By Monica Alonzo
By Ray Stern
By New Times Staff
By Stephen Lemons
By Chris Parker
By Monica Alonzo
By Stephen Lemons
By Robrt L. Pela
Eric Kane is never mentioned by name; nor is there any description of his life or background. It is as though Eric Kane never existed. He was an object that suddenly appeared on the scene and ruined Jacob Wideman's life.
Finally, the piece closes with John Edgar Wideman looking back in a Faulknerian reverie to his ancestral slave roots in a small place he calls Promised Land, South Carolina: "a region, a country, and its practice of human bondage, its tradition of stealing, or distorting, black people's lives, begins to crowd out the possibility of seeing my ancestors as human beings."
Wideman concludes by charging that the history of slavery "still rises like a shadow, a wall between my grandfathers and me, my father and me, between the two of us, father and son, son and father."
Does Wideman mean what I think he means? Does he hold slavery responsible for both his brother's and son's convictions for murder and their subsequent life sentences?
I sit there, stunned. I read the passage, two times, three times, four times. I can't figure it out.
And then a thought strikes me. It pops into mind because author Wideman had also slighted the victim in his description in Brothers and Keepers--the man gunned down on November 15, 1975, by three men, including Wideman's brother, Robby. The tone of that tale, too, was a remarkable display of emotional control. Or should I call it what it actually appears to be, a display of insensitivity toward any victim whose name doesn't happen to be Wideman?
In the book, he quotes his brother's account of the event:
"I'm telling you the whole bit now. Ain't holding nothing back. That's the way we was. Stone gangsters. Robbing people. Waving guns in people's faces. Serious shit. But it was like playing, too. A game. A big game and we was just big kids having fun. Guns wasn't real. Bullets wasn't real. Wasn't planning on hurting nobody. Pow. Pow. You know. Fall over. I got you. No, you didn't. You missed. You lying. I got you first.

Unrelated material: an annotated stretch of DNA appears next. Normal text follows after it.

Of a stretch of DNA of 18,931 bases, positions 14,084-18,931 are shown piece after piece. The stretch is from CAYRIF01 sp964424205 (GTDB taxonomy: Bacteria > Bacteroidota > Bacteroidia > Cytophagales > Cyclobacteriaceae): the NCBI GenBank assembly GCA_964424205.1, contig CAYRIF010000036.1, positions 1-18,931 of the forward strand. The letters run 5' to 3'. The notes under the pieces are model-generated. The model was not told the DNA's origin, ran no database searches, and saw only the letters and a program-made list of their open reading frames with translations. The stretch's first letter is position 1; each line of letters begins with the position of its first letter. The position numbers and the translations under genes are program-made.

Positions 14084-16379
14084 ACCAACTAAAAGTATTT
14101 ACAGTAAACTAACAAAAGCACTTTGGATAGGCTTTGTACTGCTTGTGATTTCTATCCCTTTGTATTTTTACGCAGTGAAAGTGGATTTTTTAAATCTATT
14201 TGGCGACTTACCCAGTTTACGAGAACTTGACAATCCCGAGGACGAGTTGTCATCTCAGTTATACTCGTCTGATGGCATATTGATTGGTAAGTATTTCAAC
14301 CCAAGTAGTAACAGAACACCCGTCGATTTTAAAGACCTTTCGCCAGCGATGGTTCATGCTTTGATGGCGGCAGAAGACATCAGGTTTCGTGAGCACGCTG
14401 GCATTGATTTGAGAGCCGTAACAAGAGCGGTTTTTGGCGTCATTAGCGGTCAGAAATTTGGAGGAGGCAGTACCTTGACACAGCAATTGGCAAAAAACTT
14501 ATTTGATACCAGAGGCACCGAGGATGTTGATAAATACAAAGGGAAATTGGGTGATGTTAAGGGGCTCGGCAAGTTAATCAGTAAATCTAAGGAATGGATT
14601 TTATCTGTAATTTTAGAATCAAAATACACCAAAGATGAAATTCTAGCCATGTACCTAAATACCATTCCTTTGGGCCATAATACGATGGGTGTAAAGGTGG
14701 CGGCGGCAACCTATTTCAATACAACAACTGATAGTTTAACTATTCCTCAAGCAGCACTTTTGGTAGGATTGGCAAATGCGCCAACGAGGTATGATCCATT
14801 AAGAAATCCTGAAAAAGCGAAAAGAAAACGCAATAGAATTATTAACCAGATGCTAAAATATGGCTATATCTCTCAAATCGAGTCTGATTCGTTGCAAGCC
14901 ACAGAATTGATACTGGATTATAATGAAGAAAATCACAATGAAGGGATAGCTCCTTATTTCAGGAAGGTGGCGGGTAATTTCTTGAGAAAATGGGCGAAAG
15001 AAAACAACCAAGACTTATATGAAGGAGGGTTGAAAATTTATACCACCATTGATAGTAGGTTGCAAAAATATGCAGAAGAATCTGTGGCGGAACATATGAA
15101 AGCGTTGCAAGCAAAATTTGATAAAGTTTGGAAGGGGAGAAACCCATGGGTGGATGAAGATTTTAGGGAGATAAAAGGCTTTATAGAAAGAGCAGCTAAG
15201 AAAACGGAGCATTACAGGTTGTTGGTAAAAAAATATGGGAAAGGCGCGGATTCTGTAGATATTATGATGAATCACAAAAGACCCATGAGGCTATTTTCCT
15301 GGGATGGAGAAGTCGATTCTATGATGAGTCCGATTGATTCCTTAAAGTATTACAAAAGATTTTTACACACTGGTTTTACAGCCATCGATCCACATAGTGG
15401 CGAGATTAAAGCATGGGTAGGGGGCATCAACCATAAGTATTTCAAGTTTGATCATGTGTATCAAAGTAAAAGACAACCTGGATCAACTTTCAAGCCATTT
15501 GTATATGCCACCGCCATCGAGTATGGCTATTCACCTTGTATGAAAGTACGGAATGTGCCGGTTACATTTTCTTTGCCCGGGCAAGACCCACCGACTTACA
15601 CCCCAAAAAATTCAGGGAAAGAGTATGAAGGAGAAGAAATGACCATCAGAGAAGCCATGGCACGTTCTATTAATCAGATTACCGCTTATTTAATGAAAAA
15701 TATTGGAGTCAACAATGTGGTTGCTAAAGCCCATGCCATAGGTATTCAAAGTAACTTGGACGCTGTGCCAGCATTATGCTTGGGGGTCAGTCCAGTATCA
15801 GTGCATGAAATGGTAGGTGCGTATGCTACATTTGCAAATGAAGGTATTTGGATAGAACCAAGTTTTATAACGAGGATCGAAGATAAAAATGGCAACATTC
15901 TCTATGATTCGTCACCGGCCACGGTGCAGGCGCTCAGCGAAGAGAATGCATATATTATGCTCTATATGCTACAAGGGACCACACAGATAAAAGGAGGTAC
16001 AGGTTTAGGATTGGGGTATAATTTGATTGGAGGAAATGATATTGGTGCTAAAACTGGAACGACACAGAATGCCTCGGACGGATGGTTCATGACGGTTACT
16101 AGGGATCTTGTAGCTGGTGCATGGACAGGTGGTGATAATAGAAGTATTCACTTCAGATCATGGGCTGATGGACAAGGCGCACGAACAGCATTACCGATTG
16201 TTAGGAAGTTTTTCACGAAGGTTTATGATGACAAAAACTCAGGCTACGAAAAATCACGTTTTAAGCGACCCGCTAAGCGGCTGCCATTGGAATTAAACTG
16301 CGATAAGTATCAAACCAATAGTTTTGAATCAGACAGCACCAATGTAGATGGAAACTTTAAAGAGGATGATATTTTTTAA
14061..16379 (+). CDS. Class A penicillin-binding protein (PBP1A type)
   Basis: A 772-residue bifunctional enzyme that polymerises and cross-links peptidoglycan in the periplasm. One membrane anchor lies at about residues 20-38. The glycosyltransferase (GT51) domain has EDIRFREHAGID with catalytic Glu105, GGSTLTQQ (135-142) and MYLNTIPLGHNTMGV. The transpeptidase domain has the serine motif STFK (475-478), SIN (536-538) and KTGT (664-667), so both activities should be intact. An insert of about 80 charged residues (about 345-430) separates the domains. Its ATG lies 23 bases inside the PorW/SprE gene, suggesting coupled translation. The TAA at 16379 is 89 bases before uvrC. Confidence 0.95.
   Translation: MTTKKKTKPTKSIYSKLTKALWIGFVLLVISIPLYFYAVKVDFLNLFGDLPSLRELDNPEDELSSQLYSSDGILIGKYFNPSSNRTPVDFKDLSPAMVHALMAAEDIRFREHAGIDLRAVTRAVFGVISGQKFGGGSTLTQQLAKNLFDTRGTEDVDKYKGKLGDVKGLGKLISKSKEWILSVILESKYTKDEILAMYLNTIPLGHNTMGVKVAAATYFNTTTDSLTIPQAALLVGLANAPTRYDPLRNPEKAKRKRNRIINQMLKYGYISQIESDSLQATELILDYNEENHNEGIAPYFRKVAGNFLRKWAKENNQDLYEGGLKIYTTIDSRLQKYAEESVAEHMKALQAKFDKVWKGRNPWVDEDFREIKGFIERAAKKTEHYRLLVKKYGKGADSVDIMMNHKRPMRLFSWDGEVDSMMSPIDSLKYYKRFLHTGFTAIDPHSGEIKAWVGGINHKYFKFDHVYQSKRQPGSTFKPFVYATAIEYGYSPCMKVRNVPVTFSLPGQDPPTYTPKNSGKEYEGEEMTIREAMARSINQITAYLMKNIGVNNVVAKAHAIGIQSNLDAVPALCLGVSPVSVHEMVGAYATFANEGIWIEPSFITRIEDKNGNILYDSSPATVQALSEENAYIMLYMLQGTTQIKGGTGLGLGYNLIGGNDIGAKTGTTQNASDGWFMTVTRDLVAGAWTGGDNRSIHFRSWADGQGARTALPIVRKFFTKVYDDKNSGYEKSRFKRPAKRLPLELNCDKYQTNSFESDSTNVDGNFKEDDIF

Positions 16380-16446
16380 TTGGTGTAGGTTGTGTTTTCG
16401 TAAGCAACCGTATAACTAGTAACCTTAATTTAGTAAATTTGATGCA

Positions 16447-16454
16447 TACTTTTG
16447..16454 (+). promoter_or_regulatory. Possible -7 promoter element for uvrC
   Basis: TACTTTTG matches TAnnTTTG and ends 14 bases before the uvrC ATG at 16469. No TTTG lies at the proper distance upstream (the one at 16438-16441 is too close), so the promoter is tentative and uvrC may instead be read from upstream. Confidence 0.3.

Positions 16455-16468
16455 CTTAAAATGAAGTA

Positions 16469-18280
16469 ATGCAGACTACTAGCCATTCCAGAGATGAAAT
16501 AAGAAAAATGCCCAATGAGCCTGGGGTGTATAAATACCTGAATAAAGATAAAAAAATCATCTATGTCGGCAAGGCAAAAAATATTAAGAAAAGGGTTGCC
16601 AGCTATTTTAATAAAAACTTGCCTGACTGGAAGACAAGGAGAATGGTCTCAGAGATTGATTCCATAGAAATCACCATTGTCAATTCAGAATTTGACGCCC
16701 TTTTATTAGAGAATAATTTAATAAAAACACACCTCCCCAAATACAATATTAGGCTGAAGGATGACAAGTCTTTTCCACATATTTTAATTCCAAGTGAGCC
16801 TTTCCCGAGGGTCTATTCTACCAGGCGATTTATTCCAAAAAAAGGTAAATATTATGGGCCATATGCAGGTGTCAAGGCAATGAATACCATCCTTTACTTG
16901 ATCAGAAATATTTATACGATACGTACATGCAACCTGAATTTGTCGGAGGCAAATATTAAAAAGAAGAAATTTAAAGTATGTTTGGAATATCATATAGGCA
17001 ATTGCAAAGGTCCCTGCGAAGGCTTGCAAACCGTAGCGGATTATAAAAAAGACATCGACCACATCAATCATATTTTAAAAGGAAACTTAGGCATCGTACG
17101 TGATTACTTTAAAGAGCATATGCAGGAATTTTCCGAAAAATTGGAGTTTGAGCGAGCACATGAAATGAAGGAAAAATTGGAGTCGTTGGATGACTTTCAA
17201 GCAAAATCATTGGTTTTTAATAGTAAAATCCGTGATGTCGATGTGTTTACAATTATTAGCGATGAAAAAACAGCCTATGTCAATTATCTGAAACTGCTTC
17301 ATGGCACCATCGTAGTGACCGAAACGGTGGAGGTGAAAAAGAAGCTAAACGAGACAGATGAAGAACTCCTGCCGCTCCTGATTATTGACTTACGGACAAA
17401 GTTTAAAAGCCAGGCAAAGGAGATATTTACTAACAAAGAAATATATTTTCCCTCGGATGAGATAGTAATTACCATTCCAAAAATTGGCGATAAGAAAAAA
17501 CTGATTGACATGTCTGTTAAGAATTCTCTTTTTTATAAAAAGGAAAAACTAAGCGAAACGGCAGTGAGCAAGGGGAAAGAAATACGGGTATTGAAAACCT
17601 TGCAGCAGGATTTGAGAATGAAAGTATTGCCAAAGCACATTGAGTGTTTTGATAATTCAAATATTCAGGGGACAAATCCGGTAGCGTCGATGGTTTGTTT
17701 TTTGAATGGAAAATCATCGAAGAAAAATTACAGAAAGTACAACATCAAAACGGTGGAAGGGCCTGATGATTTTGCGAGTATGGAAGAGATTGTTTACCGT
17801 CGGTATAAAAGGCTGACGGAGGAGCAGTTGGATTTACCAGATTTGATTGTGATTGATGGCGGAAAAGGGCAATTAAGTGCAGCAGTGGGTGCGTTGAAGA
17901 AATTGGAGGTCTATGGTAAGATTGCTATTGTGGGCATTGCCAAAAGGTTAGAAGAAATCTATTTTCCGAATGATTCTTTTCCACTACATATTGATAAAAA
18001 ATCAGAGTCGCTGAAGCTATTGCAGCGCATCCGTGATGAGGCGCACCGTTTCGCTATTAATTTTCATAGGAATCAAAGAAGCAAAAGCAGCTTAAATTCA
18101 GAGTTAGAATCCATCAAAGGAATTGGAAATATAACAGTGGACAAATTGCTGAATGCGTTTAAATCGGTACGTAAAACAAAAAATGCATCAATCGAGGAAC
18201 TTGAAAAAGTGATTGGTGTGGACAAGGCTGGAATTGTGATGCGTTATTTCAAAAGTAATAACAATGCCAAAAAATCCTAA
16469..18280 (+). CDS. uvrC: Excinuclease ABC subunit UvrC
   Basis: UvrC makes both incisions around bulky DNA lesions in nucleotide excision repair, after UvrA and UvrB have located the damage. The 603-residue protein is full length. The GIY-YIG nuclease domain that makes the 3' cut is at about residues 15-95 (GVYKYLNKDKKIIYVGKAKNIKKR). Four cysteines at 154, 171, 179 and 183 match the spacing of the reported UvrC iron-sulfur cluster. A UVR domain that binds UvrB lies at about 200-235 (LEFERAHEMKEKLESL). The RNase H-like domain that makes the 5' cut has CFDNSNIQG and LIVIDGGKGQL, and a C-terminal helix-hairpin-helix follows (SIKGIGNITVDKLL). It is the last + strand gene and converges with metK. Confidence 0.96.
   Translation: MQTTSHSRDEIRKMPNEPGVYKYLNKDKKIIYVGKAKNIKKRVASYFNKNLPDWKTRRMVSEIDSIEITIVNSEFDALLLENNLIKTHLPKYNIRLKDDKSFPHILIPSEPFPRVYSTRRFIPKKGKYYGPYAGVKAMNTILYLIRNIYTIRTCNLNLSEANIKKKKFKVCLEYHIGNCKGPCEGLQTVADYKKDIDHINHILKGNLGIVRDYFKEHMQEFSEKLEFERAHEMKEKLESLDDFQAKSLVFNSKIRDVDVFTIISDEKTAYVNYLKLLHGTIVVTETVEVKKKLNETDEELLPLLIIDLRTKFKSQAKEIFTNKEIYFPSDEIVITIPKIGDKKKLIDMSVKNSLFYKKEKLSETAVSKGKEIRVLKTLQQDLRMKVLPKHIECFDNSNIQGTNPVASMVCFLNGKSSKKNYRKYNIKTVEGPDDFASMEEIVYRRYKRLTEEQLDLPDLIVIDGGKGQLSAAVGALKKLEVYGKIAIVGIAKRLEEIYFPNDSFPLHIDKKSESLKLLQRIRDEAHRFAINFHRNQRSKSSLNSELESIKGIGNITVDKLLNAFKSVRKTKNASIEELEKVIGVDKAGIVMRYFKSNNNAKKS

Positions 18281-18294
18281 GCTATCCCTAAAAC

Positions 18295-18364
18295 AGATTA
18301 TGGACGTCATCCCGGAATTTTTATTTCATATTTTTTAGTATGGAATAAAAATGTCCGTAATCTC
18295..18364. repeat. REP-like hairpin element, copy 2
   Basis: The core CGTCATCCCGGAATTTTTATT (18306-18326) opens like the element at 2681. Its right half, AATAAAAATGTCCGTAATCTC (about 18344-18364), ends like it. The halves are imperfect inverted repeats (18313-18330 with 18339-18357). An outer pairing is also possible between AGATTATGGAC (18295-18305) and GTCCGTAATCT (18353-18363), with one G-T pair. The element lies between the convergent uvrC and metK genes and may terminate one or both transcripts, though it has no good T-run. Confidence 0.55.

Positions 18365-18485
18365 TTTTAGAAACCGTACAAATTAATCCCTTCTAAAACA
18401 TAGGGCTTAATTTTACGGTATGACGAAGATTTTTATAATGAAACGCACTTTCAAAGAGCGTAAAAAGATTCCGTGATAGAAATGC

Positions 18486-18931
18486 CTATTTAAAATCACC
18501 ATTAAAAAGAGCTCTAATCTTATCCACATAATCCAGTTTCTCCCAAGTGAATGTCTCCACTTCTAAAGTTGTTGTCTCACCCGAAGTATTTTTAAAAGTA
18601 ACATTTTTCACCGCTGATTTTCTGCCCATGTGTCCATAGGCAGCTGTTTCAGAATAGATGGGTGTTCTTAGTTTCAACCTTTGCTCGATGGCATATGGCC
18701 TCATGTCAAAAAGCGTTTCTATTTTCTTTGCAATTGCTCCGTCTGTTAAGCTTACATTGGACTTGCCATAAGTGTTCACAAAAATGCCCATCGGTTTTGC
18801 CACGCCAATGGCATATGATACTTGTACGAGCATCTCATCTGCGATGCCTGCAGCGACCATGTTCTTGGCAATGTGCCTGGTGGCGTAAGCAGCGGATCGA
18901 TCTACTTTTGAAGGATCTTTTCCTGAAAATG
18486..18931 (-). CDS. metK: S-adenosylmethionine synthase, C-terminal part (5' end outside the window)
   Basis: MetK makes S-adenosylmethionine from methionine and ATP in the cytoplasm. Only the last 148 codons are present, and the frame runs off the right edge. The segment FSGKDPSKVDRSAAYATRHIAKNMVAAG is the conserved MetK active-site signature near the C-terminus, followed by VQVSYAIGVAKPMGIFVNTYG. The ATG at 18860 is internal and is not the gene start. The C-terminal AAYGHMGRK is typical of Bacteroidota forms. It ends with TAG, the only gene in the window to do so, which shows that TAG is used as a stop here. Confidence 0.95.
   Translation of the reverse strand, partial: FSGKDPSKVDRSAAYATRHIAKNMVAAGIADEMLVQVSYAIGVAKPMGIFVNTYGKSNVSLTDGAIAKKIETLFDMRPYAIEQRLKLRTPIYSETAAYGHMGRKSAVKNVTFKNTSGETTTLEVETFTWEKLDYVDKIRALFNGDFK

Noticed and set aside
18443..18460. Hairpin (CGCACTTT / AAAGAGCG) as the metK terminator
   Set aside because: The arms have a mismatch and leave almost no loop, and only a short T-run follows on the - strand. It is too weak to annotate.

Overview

"I remember the scraggly hair and them hippie-type clothes but ain't nothing where his face supposed to be. I can hear that soft voice but I can't see no mouth, no face. . . . Last time I saw the dude he was holding his shoulder and hauling ass. Could have blowed him away easy. A real easy shot. I'm remembering how he looked and figuring couldn't be nothing wrong with a cat running as hard as he was. He was grabbing at his shoulder but he was steady truckin'.
"How's he dead, man? The cat was running, man."
@body:I decided the only way I was ever going to find anything out about the murder in Flagstaff was to visit the courthouse up there and search through the criminal file.
The ancient courthouse is tiny by the Phoenix standard. The halls are narrow and the courtrooms small and cramped. The building is only two stories high. There is, of course, no elevator.
I learn right away that Eric Kane did, indeed, have a family. Wideman has never mentioned them in any of his writings. In fact, he never got to tell them he was sorry.
But their imprint is all over Jacob Wideman's criminal file.
The Kanes made not one, but two written statements for the court explaining their feelings about the case. The first was entered on November 22, 1986, and the second two years later, on September 28, 1988.
Here are some passages from the second statement:
"When Jacob Wideman brutally stabbed Eric while he slept, and left him to die, he took a loving son, a caring grandson and a close friend.
"The pain and emptiness is forever. The loss is forever. The pain is forever.
"Eric was killed by an animal. Eric was asleep. There was no provocation or ill will. Wideman simply needed to kill. In addition to murdering Eric, he has been charged with killing a young girl in Wyoming in 1985, and he attempted to kill a boy in Boston in October 1986. He has a violent history, including such acts as fighting, sexual molestation of his sister and stealing. Jacob Wideman deserves no place in society today or at any time. If justice were properly served in this case, he would be sentenced to death.
"We have no doubt that he will kill again. If he were to be released when first eligible for parole in 25 years, he will be only 41 years old and will have had plenty of time to work on his animal instincts and need to kill. The justice system must protect us against this animal."
In the file are records of interviews with principals in the case.
There is a fascinating interview with Jacob Wideman's high school basketball coach in Laramie, Wyoming.
The coach said that one of Jacob's problems seemed to be that the family revolved around his older brother, Danny, who was a star basketball player.
Jacob was also an outstanding player, but two years younger. When the coach moved Jacob up to the starting five for one game to replace Danny, the family's reaction was one of horror, because Danny had been sent to the bench. John Edgar Wideman, who never missed a game, went to the coach to complain.
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